Mark Sanford's fiscal child abuse

Fox's Glenn Beck says the South Carolina governor is "taking care of the children" by rejecting stimulus money, and the shameless Sanford agrees.

Published April 1, 2009 10:38AM (EDT)

Remember Ty'Sheoma Bethea, the Dillon, S.C., girl who asked Congress for stimulus funds to rehab her dilapidated middle school? I thought she was an inspiration for America; wingnuts at the Washington Times thought she was "irresponsible" for asking government to solve her problems.

Now her governor, Mark Sanford, has taken that line of thinking one step further: He told Fox's great poet Glenn Beck that taking stimulus funds to fix schools like Bethea's would be "fiscal child abuse," while rejecting the funds helps kids. No, I'm not kidding.

The folks at Think Progress have the video. Here's the key exchange between the butt-kissing Beck and the esteemed gentleman from South Carolina:

BECK: But your point, if I’m not mistaken is, no, no, no, you’re taking care of the children in South Carolina by not taking it. Can you explain that? […]

SANFORD: Since we don't have any of this money that's now being dispensed from Washington, D.C.; since we're going out and printing money and we're issuing debt to solve a problem that was created by too much debt; since that's taking place, and since those costs will be borne by the next generation, in fact it is sort of fiscal child abuse to do what we're doing.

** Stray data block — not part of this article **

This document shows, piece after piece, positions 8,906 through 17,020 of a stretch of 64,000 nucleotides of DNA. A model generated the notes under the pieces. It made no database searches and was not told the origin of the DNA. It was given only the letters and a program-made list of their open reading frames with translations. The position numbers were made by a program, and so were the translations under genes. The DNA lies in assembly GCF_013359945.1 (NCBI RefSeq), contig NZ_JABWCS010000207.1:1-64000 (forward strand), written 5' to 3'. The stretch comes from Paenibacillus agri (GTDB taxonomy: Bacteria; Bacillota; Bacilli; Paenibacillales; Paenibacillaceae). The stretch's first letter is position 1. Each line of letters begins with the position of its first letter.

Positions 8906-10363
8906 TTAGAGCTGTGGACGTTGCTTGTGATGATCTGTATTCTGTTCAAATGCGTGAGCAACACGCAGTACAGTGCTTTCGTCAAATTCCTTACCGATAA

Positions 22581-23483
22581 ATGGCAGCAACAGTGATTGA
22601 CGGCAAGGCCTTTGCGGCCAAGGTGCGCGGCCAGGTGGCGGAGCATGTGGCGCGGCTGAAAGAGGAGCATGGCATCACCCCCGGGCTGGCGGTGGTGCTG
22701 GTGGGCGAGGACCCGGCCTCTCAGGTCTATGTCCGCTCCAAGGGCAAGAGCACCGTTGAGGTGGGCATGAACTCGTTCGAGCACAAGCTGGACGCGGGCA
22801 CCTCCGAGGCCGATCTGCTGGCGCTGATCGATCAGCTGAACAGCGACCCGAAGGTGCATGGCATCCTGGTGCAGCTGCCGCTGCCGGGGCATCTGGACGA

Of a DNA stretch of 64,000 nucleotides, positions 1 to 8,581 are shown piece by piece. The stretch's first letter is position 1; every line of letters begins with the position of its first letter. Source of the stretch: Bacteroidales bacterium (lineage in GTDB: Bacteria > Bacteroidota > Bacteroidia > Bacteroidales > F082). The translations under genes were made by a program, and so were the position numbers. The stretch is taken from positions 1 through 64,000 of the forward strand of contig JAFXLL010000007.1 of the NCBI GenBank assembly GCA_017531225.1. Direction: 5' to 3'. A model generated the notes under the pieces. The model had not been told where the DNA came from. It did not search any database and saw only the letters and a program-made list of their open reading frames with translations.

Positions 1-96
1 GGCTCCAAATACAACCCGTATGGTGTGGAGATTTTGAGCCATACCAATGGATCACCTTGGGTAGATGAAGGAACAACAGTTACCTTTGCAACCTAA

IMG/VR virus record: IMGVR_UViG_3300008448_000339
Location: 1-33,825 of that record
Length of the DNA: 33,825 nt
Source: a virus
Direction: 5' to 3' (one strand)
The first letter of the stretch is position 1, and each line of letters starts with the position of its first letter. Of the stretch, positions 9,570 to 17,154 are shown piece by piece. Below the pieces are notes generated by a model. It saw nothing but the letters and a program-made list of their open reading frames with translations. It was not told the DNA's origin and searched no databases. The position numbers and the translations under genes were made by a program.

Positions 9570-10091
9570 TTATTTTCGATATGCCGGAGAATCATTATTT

Of course it's clear that rejecting stimulus funds disproportionately hurts South Carolina's black community. The state's unemployment rate is highest in black counties, and schools in the so-called corridor of shame are of course mainly African-American. Sanford cares about one set of kids, and it's clear whose they are. The GOP's Southern Strategy is alive and well, even if it's only working in a handful of states. Too bad Ty'sheoma is unfortunate enough to live in one of them.

Clearly, the irresponsible teen should have had the sense to be born somewhere else, and preferably in a different color skin. Next time she'll know better.


By Joan Walsh

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